The latest battle in the ongoing war for the future of financial intermediation is currently unfolding in the high balance mortgage space. As of October 1, the Federal government’s agencies – the Federal Housing Administration, Fannie Mae, and Freddie Mac – are unable to guarantee or purchase loans with unpaid principal balances in excess of $625,000. This means that households seeking to borrow more than this amount will be thrown to the mercy of the market. The outcome of this battle will be telling because if the private sector cannot be trusted to set the terms and conditions for collateralized loans made to high income households, it’s not much of a leap to suspect the war will end in the full socialization of credit risk.
Since passage of the 2009 Stimulus Act, the top mortgage balance that would qualify for purchase from government agencies was $729,000. To put this in perspective, the median price of existing homes sold in the second quarter of 2011 was $171,000, according to the National Association of Realtors. This means a maximum loan eligible for public subsidy could buy more than four of the median homes in America. The new maximum balance of $625,000 is only sufficient to buy 3 of the median homes, with $112,000 left over for remodeling.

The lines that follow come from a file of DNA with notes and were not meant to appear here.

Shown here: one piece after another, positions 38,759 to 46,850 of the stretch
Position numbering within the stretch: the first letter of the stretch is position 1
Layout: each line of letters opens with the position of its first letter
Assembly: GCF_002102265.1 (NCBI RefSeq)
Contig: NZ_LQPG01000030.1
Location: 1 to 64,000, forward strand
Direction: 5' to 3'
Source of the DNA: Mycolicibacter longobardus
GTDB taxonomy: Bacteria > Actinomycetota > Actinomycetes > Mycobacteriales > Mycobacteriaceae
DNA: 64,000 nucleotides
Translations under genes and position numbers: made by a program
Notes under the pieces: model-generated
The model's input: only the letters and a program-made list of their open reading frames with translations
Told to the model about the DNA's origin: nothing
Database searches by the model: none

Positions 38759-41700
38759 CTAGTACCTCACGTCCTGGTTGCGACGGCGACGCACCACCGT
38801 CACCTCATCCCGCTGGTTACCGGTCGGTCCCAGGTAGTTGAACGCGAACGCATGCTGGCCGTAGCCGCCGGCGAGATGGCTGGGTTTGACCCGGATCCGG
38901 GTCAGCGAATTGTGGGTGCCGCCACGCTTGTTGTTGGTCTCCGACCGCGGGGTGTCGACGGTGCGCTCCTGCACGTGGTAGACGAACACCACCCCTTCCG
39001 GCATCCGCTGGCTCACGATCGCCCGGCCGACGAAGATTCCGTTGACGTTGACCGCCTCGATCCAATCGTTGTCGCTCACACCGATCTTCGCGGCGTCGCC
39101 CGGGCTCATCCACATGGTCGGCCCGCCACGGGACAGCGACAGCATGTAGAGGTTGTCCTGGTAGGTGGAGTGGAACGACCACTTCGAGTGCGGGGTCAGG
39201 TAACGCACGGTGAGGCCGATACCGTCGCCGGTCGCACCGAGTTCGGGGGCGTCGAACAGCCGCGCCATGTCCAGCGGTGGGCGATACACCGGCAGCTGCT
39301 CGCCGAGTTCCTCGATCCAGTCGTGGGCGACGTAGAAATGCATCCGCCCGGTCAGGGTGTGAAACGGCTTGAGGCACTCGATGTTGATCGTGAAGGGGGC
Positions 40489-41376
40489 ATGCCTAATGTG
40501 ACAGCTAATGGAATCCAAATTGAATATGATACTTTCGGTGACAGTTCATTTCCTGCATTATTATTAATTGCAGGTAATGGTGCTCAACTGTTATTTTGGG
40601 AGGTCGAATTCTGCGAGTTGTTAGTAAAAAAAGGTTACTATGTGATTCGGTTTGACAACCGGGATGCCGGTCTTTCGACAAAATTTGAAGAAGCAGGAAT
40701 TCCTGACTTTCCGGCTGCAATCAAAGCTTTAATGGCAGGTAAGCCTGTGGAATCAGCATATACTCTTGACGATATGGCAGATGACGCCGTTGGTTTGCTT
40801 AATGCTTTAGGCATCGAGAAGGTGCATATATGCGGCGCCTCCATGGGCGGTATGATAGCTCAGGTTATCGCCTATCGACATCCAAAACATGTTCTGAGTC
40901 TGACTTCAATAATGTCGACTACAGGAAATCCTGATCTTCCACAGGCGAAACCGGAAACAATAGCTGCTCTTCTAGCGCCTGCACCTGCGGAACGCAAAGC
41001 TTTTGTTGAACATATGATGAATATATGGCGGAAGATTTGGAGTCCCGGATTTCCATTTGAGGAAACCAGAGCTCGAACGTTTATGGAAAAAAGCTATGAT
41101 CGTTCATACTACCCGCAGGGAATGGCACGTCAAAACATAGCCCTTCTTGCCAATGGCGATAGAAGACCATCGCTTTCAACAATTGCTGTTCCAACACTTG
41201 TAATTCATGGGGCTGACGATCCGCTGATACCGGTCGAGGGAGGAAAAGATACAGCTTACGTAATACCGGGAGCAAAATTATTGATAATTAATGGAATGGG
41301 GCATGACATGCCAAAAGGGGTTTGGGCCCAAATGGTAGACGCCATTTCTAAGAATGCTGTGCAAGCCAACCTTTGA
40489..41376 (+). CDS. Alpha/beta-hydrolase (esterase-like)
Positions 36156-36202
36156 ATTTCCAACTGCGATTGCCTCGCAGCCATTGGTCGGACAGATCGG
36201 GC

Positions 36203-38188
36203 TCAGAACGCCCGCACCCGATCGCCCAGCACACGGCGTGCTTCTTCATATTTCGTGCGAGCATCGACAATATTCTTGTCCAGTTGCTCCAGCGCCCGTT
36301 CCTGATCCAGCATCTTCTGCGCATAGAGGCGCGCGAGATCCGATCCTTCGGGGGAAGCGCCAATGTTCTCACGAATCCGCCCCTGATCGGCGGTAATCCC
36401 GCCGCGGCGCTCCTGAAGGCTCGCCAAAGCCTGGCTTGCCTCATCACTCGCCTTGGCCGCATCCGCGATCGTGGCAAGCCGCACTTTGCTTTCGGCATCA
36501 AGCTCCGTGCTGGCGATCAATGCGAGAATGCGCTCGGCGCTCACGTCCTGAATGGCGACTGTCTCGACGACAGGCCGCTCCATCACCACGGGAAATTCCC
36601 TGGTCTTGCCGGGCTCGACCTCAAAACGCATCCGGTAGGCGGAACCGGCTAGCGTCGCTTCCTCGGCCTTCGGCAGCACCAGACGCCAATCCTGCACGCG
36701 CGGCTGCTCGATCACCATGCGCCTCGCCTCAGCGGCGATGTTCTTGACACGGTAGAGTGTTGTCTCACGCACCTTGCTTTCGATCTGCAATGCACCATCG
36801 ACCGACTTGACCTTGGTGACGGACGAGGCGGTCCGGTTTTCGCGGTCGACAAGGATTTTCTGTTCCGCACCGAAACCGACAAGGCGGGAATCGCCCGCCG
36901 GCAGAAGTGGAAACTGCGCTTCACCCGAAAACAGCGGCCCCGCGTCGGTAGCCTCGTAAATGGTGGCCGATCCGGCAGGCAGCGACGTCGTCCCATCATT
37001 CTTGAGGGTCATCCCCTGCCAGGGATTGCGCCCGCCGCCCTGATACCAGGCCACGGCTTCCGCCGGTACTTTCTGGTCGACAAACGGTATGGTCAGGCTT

The reduction in the balance of loans eligible for purchase by Fannie Mae and Freddie Mac affects a small number of housing markets. According to an analysis of the change from Genworth Financial, only 86 of 3,143 U.S. counties (2.7%) had pre-October borrowing limits in excess of $625,000. Those that did were concentrated along the coasts – New York, New Jersey, the San Francisco Bay Area, and Washington, D.C. – and playgrounds for the rich like the ski resort towns of the Colorado, Utah, and Idaho, as well as Honolulu and Key West, Florida. The proponents of an extension of the old loan limits – aside from the obvious special interest groups who depend on government support for homebuilding and mortgage finance – are generally Members of Congress that represent these high cost areas.